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Notes for Samuel Moore and Mary Ilsley

1668 On 27 February, Samuel More [Moore] of Woodbridge, Middleton Twp, Monmouth County, New Jersey, subscribed an oath of allegiance to the King and fidelity to the proprietors of New Jersey. [1]

1682/83 On 1 March, "At the General Assembly begun and holded at Elizabeth Town, in the Province of East New Jersey, ... that in and throughout this Province, all necessary highways, bridges, passages, landings, and ferries, fit and apt for travelling passages, landing of goods, shall be set, laid out and appointed in and throughout every county within this Province, by the respective persons, herein after mentioned, ' that is to say, in and for the county of Middlesex. ... Samuel Moore" [2]

1683 Samuel Moore, of Woodbridge, was a deputy to the New Jersey Council. [3]

"Samuel Moore was born c. 1630 at Malden, County Essex, England; died at Woodbridge, New Jersey on 27 May 1688. He married first, 3 May 1653 at Newbury, Massachusetts, Hannah Plummer, daughter of Francis Plummer. She died 8 December 1654. He married second, 12 December 1656 at Newbury, Mary Ilsley, daughter of William and Barbara (Stevens) Ilsley of Newbury who died after 3 June 1678 at Woodbridge. He married third, 23 December 1678 Anne Jaques, widow of Henry Jaques, Jr., of Woodbridge. Samuel Moore was a resident of Newbury, Massachusetts, before 1653. About 1666 he removed to Woodbridge, New Jersey, where he filed in Piscataway Township surveys for a number of tracts of land. He was assigned a patent for 70 acres on 27 December 1667 and about 1670 received a patent for 356 acres. Moore served as Town Clerk for 19 years, was sent as Deputy to the General Assembly and returned to that office five times. In 1668 he was chosen a delegate to the first Legislature held in the Province of New Jersey at Elizabeth Town; in 1669 was an aide to the Surveyor General and was also appointed Constable. Between 1670 and 1687 Moore was overseer of the highways, rate-maker and gatherer and assistant justice of the Township Court; President of the Township Court in 1672 and 1674; Marshall of the Province of East Jersey under Governor Carteret 1672-3 and was also Treasurer of the Province. In 1683 he was appointed the first High Sheriff of Middlesex County, at that time a position of great dignity and responsibility. The inventory of 7 June 1688 gave Samuel Moore's personal estate as £132.16.11 and included 1 negro boy of 15 and two negro girls. Thomas Gordon, administrator, leased to Richard Dole and Samuel Moore, Jr., on 22 April 1690, one grist mill, mill house and bakery in Woodbridge belonging to Samuel Moore, deceased." [4]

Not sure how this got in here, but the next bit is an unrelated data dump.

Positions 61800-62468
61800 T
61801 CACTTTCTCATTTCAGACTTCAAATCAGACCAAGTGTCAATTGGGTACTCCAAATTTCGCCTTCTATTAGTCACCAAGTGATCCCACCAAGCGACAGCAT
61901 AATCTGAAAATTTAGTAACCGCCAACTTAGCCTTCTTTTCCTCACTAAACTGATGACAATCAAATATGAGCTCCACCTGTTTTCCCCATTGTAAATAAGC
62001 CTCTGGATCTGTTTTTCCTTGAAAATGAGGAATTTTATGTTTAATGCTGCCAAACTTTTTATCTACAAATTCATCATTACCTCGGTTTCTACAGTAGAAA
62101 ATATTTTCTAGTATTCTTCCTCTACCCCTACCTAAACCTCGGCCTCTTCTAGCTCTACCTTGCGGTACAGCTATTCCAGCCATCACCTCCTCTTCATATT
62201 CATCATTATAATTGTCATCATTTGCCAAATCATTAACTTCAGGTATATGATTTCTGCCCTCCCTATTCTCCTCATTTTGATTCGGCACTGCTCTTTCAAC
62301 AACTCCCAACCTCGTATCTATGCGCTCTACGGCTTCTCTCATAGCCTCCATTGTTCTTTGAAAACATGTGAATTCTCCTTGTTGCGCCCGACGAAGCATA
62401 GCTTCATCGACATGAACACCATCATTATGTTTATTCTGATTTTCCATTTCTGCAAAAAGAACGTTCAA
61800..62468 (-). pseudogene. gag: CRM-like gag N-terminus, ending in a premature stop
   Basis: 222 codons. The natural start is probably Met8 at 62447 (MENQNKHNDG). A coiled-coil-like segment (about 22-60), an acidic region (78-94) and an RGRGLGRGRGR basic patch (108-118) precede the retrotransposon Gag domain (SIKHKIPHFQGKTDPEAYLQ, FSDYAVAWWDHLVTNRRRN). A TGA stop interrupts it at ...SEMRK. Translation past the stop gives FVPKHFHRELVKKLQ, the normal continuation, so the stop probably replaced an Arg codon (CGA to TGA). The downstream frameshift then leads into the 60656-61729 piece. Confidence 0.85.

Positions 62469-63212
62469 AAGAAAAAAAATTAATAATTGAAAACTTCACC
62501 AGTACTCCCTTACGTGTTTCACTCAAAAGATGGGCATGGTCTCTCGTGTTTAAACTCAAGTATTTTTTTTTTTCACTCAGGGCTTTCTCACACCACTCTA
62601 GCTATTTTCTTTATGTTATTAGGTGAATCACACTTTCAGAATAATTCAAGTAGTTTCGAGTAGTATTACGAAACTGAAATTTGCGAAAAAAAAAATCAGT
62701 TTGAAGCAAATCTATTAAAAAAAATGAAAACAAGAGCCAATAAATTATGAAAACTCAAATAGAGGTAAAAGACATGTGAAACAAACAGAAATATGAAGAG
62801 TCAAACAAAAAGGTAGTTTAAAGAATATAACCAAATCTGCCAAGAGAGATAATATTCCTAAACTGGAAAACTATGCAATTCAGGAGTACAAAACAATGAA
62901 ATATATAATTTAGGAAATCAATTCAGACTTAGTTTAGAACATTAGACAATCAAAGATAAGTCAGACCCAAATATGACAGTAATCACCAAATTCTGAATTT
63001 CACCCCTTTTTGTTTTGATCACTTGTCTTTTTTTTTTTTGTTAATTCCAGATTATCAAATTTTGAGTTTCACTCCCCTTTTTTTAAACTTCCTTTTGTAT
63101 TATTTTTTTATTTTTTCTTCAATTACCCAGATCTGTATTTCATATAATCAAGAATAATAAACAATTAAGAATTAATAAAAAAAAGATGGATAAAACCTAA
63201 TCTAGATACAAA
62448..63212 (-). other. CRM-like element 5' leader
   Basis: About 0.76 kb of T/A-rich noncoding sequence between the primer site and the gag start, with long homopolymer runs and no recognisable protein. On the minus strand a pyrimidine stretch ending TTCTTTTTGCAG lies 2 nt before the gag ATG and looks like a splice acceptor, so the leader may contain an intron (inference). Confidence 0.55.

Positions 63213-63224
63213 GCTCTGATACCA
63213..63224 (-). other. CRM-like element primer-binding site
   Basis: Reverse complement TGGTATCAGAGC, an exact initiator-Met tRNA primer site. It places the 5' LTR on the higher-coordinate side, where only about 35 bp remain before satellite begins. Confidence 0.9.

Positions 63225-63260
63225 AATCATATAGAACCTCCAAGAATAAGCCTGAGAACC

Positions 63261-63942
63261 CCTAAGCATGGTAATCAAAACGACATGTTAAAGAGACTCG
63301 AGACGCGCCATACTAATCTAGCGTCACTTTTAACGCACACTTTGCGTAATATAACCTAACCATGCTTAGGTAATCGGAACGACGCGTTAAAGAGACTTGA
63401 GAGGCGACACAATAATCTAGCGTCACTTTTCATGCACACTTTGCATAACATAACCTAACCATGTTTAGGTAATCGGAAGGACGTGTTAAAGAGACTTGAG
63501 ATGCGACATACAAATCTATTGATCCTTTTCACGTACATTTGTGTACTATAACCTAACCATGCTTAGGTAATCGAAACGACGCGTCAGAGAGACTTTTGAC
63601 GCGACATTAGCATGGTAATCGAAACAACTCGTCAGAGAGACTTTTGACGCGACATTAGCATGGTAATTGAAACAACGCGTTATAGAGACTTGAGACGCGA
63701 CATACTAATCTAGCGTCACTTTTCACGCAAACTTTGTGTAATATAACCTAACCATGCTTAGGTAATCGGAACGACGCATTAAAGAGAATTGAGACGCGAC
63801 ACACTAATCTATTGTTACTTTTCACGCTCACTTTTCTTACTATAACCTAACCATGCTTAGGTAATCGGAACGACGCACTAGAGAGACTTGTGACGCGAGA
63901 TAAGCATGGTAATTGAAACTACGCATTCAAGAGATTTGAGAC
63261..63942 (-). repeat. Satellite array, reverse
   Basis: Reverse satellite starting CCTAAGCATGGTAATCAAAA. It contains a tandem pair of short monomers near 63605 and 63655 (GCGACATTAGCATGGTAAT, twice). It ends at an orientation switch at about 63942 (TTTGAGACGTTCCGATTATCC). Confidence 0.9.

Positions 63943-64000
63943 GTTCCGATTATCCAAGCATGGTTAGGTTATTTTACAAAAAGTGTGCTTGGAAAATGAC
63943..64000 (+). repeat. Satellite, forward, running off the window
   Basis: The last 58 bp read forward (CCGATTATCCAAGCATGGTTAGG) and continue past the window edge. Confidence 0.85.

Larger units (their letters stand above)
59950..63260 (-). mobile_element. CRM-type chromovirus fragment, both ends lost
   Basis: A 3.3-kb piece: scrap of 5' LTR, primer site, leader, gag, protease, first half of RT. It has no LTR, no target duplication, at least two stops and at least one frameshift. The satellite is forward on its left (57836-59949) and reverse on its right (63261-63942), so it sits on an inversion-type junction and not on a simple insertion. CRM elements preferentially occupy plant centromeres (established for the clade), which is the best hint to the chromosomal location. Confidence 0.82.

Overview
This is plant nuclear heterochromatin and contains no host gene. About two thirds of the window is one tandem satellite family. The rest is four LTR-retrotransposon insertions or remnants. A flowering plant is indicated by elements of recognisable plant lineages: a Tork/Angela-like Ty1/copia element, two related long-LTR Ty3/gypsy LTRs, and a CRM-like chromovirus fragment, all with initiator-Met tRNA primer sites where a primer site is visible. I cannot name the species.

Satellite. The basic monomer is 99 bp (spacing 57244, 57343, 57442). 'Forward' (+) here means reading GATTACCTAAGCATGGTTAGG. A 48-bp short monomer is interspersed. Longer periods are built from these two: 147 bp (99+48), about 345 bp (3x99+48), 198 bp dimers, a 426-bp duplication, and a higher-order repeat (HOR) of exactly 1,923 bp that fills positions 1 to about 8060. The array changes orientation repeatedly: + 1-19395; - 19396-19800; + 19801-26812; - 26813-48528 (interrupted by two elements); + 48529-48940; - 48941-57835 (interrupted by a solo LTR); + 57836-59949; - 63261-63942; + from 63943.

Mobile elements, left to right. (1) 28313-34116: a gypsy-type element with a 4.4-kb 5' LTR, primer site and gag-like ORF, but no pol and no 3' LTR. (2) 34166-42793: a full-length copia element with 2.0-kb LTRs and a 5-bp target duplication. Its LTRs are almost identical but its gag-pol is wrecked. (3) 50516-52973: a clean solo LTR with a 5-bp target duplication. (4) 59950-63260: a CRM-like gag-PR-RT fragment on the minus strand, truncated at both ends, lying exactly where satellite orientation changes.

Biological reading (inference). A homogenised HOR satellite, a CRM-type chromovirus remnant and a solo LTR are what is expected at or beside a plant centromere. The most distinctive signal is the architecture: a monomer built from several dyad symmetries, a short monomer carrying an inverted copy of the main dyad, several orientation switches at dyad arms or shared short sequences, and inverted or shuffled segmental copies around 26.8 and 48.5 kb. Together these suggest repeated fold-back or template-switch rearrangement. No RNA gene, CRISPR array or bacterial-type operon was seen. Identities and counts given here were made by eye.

[1] William A. Whitehead, Documents relating to the Colonial History of the State of New Jersey. Archives Vol. 1. (Administration 1631-1687) (1880), 50, [HathiTrust], [GoogleBooks].

[2] Aaron Leaming and Jacob Spicer, The Grants, Concessions, and original constitutions of the province of New Jersey (1881), 257, 275, 307, [HathiTrust], [InternetArchive].

[3] Celebration of the bi-centennial anniversary of the New Jersey Legislature, 1683-1883 (Trenton, N.J. : Naar, Day & Naar, 1883), 10, [HathiTrust].

[4] Barbara Carver Smith, "Samuel Moore", Founders of New Jersey, Brief Biographies by Descendants (2011), 53, [GoogleBooks].